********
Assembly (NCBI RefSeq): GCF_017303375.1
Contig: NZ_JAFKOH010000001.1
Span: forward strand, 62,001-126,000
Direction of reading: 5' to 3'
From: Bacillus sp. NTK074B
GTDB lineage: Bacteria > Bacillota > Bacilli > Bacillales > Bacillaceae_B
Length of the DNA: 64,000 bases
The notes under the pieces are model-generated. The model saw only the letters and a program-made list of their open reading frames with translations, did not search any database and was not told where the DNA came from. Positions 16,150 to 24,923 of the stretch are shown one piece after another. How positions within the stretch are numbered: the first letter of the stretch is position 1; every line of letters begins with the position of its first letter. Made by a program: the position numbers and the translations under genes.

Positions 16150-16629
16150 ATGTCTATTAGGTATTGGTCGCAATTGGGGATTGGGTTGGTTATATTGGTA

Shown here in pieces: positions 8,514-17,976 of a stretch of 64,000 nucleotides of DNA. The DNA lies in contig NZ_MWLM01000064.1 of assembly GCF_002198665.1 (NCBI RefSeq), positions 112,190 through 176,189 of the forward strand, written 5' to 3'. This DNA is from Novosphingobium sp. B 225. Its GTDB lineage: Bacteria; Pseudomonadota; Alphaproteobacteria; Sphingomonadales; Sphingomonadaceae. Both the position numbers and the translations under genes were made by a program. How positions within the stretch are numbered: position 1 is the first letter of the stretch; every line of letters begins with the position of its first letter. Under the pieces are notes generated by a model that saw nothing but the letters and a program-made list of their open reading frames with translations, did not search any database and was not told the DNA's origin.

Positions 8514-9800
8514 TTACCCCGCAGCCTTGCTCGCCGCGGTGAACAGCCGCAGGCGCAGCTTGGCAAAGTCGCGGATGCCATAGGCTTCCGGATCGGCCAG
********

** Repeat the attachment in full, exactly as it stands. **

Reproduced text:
Assembly (NCBI RefSeq): GCF_017303375.1
Contig: NZ_JAFKOH010000001.1
Span: forward strand, 62,001-126,000
Direction of reading: 5' to 3'
From: Bacillus sp. NTK074B
GTDB lineage: Bacteria > Bacillota > Bacilli > Bacillales > Bacillaceae_B
Length of the DNA: 64,000 bases
The notes under the pieces are model-generated. The model saw only the letters and a program-made list of their open reading frames with translations, did not search any database and was not told where the DNA came from. Positions 16,150 to 24,923 of the stretch are shown one piece after another. How positions within the stretch are numbered: the first letter of the stretch is position 1; every line of letters begins with the position of its first letter. Made by a program: the position numbers and the translations under genes.

Positions 16150-16629
16150 ATGTCTATTAGGTATTGGTCGCAATTGGGGATTGGGTTGGTTATATTGGTA

Shown here in pieces: positions 8,514-17,976 of a stretch of 64,000 nucleotides of DNA. The DNA lies in contig NZ_MWLM01000064.1 of assembly GCF_002198665.1 (NCBI RefSeq), positions 112,190 through 176,189 of the forward strand, written 5' to 3'. This DNA is from Novosphingobium sp. B 225. Its GTDB lineage: Bacteria; Pseudomonadota; Alphaproteobacteria; Sphingomonadales; Sphingomonadaceae. Both the position numbers and the translations under genes were made by a program. How positions within the stretch are numbered: position 1 is the first letter of the stretch; every line of letters begins with the position of its first letter. Under the pieces are notes generated by a model that saw nothing but the letters and a program-made list of their open reading frames with translations, did not search any database and was not told the DNA's origin.

Positions 8514-9800
8514 TTACCCCGCAGCCTTGCTCGCCGCGGTGAACAGCCGCAGGCGCAGCTTGGCAAAGTCGCGGATGCCATAGGCTTCCGGATCGGCCAG